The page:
Hexemaus Farms

Adventures in Homesteading


You’re Doing WHAT With Your Garage?!?

It’s all Mother Earth News’ fault. Really. They planted the seed of an idea that I’m sure has my mother nearly ready to faint at the thought. Further evidence that perhaps I shouldn’t read so much…it gives me funny ideas. ;)

What am I babbling about? Why, turning my garage into a livestock barn, of course. What else would I be referring to? Doesn’t everyone do that nowadays? Just look at what the boys and I have already done in just a single day of work: (just a few hours before, there was a musty, crusty old sheetrock ceiling up there.)

See, it all started with this Mother Earth News article on one acre homesteads. It was a reprint from John Seymour’s book The Self-Sufficient Life and How to Live It. The article piqued my interest because it laid out an easy plan for farming on a one acre plot, including having a family cow, chickens, pigs, orchards, and a garden. It broke things down just the way I needed – how to divide up your property, how to rotate various growing sections, etc.

I went out this past weekend and bought the book. Man, why didn’t I find this sooner? But I digress…

One of the illustrations from the book was reprinted in Mother Earth News. In looking at the setup, I noticed they had a cow shed attached to the house, next to a tool shed and greenhouse. My brain started working on ideas.

There’s no way I can get the barn I want built until we finish the house itself. As tempting as it is, the idea of building a big six stall barn with a huge breezeway down the middle for my truck & a horse/cattle trailer is just not practical when we still don’t have a stove, outlets in the kitchen, lights in the dining room, etc. And then there’s that whole we-need-a-fence-first problem.

But…I have a garage that we closed in the year we got the house. The front wall (where the garage doors used to be) is still waiting for siding – showing bare OSB and big raw window openings to all who pull in the driveway. Originally, it was to be a guest bed & bath…that is, until we ran into problems with where we need/want to put the new septic system to accommodate another bathroom to current building standards. (The old system is dying, but that spot only has a 12″ drop – codes call for a minimum 15″ drop for the size system we’ll need.)

In looking at the article in M.E.N., and after further reading in the book, I came up with a temporary solution to the need a barn/have no fencing/but the house isn’t finished yet problem. We’re going to convert the garage into a 2 stall barn with an indoor chicken coop. I have the space. The windows for good ventilation are already there on 3 out of 4 sides. It’s a concrete floor.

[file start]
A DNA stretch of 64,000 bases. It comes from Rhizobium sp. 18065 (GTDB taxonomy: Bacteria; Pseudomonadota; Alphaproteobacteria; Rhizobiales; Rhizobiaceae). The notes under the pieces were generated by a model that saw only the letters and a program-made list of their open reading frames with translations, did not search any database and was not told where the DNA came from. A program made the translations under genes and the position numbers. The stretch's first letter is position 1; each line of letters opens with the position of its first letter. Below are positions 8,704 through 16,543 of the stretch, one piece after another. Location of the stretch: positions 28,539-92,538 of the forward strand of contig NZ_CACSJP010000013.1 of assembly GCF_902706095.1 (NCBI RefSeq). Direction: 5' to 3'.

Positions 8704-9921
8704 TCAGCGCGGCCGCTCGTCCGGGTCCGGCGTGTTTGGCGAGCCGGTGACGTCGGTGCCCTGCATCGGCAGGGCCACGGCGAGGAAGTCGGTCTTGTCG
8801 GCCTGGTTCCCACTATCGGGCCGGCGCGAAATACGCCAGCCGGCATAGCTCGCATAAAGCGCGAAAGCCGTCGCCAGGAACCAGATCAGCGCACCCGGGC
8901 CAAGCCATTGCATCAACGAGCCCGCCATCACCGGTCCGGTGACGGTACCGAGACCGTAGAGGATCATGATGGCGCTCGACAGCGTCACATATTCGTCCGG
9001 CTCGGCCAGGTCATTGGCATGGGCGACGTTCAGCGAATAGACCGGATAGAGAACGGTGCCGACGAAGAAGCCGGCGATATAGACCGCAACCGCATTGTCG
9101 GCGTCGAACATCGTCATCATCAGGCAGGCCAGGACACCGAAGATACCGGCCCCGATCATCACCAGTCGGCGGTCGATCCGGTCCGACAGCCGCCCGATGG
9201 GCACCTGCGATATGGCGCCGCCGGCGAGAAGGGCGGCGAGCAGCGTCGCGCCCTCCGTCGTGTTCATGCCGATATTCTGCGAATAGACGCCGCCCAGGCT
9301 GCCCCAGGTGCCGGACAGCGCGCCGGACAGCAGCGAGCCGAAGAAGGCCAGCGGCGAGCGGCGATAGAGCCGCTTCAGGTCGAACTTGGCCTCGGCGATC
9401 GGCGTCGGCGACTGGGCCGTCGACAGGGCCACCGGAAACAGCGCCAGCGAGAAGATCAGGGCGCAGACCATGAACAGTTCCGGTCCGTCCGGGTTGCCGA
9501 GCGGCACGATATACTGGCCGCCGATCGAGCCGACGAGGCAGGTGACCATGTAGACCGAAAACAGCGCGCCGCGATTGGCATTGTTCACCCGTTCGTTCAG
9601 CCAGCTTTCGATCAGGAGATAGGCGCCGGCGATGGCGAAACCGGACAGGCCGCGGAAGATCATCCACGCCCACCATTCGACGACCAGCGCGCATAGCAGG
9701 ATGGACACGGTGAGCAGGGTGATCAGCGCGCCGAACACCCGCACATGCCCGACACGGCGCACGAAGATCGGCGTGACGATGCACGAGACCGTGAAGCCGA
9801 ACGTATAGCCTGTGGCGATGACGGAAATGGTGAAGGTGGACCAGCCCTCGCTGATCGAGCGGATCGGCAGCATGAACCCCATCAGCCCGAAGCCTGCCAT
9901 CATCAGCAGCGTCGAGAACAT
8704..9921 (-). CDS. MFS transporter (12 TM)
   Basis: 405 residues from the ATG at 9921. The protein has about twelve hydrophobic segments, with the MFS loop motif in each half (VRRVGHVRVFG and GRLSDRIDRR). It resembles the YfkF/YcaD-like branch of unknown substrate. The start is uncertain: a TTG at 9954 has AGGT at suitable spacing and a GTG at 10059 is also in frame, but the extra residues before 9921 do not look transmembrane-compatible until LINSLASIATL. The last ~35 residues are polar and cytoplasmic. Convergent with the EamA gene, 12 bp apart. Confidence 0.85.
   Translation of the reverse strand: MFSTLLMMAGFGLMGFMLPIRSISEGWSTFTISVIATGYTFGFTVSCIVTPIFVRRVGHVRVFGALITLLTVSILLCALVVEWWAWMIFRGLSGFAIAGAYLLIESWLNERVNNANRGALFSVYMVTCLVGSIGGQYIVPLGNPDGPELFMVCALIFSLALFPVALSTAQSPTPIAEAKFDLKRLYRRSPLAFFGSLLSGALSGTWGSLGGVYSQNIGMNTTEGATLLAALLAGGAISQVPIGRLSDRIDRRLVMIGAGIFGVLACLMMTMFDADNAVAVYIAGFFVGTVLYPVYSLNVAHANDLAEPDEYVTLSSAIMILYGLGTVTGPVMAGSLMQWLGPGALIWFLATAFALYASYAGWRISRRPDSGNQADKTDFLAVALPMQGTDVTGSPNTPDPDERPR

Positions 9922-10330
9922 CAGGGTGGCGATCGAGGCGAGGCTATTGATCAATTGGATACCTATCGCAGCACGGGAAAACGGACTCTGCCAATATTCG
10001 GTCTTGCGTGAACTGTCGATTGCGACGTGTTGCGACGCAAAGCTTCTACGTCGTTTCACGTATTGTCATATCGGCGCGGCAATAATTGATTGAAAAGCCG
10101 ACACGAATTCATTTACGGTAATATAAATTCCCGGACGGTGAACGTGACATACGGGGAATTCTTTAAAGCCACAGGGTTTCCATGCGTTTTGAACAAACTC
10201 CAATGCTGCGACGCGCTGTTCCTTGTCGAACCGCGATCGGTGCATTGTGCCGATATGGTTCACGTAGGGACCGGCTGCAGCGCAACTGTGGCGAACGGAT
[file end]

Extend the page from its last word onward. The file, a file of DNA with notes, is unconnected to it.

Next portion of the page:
All we have to do is widen the exit door, pull down the crumbling sheetrock ceilings (to expose the upper rafters & get more ventilation) and frame in the stalls/coop.

It won’t be a permenant solution, as I’ll eventually need more space/stalls. However, it does allow us to get a family cow and a small draft pony for now. That could seriously move things along. Seymour’s book even describes tethering single unit livestock, so we could get around the need for fencing for awhile. Since the chickens are now freeranging all day, they’d only be in the coop at night – further cutting down on the possible bad smell quotient.

When I mentioned to my mother what we were doing, I swear I could hear her citified heart fluttering through the phone.

“Won’t the smell get into the house that way?” She asks.

Um, Mom, barns only stink if you don’t keep ‘em clean. Otherwise, they have a wonderful earthy smell. Personally? I’d rather spend all day in a barn with hay crunching under my feet. Besides, the walls in my house are darn near a foot thick in some places. The house originally had 1×6 siding on the outside, over which they laid brick walls – adding on the garage later. Add insulation between the interior studs, thick plaster & lathe walls in the dining room…and I swear, you could explode dynamite in the garage without hearing it in the dining room. I don’t think smell is going to be a problem…really.

The worst thing that could happen is the project is an absolute disaster, I rue the day I ever read the article, and have a really pressing desire to get the house finished so we can build the big barn. The garage could be completely demolished in the process and I wouldn’t really freak over it. Space is not something we’re lacking in any way, shape, or form and to be honest? I hate the way the garage looks anyway. I might just tear it down after the barn is built anyway.

In the meantime, it offers a solution to move things along around here (oh, the things I could do if we just had ONE draft pony) as well as a treasure trove of good aged timbers we can pull out now that the ceiling is an unecessary obstacle. Check out all these aged 2x6s that did absolutely NOTHING but hold up the ceiling. (There are already cross supports up in the peek of the roof.) I think the only reason they used 2x6s was to lay down scrap flooring for storage purposes – which we’ll also find a use for at some point.

So, what do you think? Would you turn your garage into a barn if you had the option? Am I crazy for this idea? Nevermind, don’t answer that. I probably don’t have all my marbles in the same bag…but that doesn’t mean it won’t work or that we shouldn’t try. The world won’t end if it turns into a disaster.

  • Regina Parkinson says:

    Yes I could see us doing something like that with our garage, but we would have to leave me one stall to park my van in. I don’t want to get in the car when it has been sitting in the sun all day.

    August 3, 2011 at 2:16 pm
  • Cheryl Harless says:

    I . Love . It !

    August 3, 2011 at 7:35 pm

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